10th April 2017 Geneva, Switzerland
Imagine A World Without Humanitarian Agencies
It been nearly half a century since John Lennon released the song that was to become the most successful of his solo career. His vision of a world without borders, countries, religion or conflict looks utopian to say the least from the perspective of 2017. But there is an area where the common humanity that he appealed to plays an indispensable role today in protecting the lives of literally millions of people.
Many of the world’s humanitarian agencies are based in Geneva. The UN Refugee Agency is the largest, but the Swiss city is also home to the International Committee of the Red Cross and its sister organisation, IFRC, the International Federation. The World Health Organisation has a role in the humanitarian crises caused by disease outbreaks, such as Ebola. The UN Office for the Coordination of Humanitarian Affairs provides leadership to ensure all work together in emergencies, and the International Organisation for Migration plays a critical role to support those displaced by emergencies. Elsewhere in the UN system there is the World Food Programme and UNICEF for children. They are at the heart of a global network of humanitarian aid agencies, the UK’s DFID being one of the most prominent, and thousands of international and national NGOs that often have essential roles.
These UN humanitarian agencies are often criticised. With oversight committees made up of 190 plus members of the United Nations, that’s hardly surprising. Sometimes the criticism is legitimate: ineffective programmes, poor cost control, an unwillingness to reform. But sometimes it is just another form of lobbying, by countries seeking to get more attention for their priorities.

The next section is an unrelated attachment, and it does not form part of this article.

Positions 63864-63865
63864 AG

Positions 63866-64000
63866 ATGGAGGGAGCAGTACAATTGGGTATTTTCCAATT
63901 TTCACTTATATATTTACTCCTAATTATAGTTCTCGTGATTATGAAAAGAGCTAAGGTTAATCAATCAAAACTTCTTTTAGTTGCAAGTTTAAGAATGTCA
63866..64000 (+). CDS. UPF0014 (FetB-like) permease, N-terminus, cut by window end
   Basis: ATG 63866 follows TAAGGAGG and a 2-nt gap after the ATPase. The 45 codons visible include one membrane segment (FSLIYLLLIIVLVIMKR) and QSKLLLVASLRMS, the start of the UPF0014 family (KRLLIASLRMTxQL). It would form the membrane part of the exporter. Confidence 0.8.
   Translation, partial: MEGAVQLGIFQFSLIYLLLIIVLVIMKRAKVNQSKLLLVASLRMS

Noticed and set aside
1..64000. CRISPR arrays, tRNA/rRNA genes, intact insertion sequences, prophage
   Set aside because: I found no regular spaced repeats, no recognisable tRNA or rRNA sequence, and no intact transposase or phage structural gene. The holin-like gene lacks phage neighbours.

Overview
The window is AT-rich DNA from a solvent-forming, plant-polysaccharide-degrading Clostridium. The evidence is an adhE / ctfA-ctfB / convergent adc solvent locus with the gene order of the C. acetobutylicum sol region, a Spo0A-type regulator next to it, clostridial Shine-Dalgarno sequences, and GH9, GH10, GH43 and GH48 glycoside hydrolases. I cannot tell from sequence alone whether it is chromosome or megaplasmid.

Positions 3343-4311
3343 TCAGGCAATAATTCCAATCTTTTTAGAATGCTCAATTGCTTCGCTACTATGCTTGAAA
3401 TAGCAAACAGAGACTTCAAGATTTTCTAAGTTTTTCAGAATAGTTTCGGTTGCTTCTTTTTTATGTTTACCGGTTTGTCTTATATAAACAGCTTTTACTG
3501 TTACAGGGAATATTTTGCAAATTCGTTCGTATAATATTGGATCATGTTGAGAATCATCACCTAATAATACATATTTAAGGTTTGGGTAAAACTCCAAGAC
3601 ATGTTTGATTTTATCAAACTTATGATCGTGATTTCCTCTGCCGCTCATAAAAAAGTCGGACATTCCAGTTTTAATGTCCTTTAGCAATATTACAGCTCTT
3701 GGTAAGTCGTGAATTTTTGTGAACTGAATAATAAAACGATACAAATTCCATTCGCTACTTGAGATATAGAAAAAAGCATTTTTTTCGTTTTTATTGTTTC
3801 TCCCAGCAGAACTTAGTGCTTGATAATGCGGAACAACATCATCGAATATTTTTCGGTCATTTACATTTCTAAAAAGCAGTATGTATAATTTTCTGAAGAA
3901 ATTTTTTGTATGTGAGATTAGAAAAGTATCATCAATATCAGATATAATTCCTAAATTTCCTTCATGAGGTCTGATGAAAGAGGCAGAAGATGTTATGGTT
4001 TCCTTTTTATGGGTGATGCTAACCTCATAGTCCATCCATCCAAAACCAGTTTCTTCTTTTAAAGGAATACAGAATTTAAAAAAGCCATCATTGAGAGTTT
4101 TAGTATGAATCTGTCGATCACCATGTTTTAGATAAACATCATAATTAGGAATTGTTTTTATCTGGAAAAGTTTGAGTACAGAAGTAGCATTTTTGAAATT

Yet despite this criticism the need for these agencies has grown not diminished.
If you’ll excuse me paraphrasing John Lennon, imagine a world in which there were no humanitarian agencies. Today there are more refugees and displaced people than at any time since the Second World War. While there has only been one certified famine globally since 2000, four may be declared in 2017 alone. In Yemen, North East Nigeria, South Sudan and Somalia, drought and conflict are pushing families to the brink of starvation. In Somalia more than six million people have no reliable access to food. In South Sudan, more than half the population is in desperate need. The destruction wrought in Syria is entirely man-made but it is no less devastating for that, with no end in sight after six years of vicious conflict.
Without the international humanitarian system, with the UN agencies and national agencies like DFID at its heart, many of these people in these regions would die and many more would be forced to migrate. Before the UN agencies existed much of the world was governed by colonialism. But the alternative to today’s humanitarian system would be worse than colonialism. We would see the spread of anarchy and suffering, which in today’s globalised world would leave few countries unaffected.
That is why the UK is committed to strengthening – and reforming – the international humanitarian system to cope with the ever greater demands placed upon it. We want to help it focus on better managing the risk of disasters and finding lasting solutions to long-term crises. Protecting people in crises including by upholding humanitarian norms and principles. Strengthening the UK’s own capability to respond to global disasters. Investing in systems that increase countries’ resilience and preparedness to respond themselves to these crises.
In terms of protracted crises, the UK is already working with the UN to pioneer new approaches, including supporting countries that host long-term refugees to help them generate livelihoods for those refugees and invest in their future, and the future of their children. The UK is using its position as one of the world’s leading aid donors to challenge, change and reform the wider global aid system, building on the commitments made at the World Humanitarian Summit last year.
The international humanitarian system is one of the great legacies of humanity’s revulsion to the devastation caused by the Second World War. But it is now facing its greatest challenge since the 1940s. The UK is committed – politically and financially – to helping it succeed.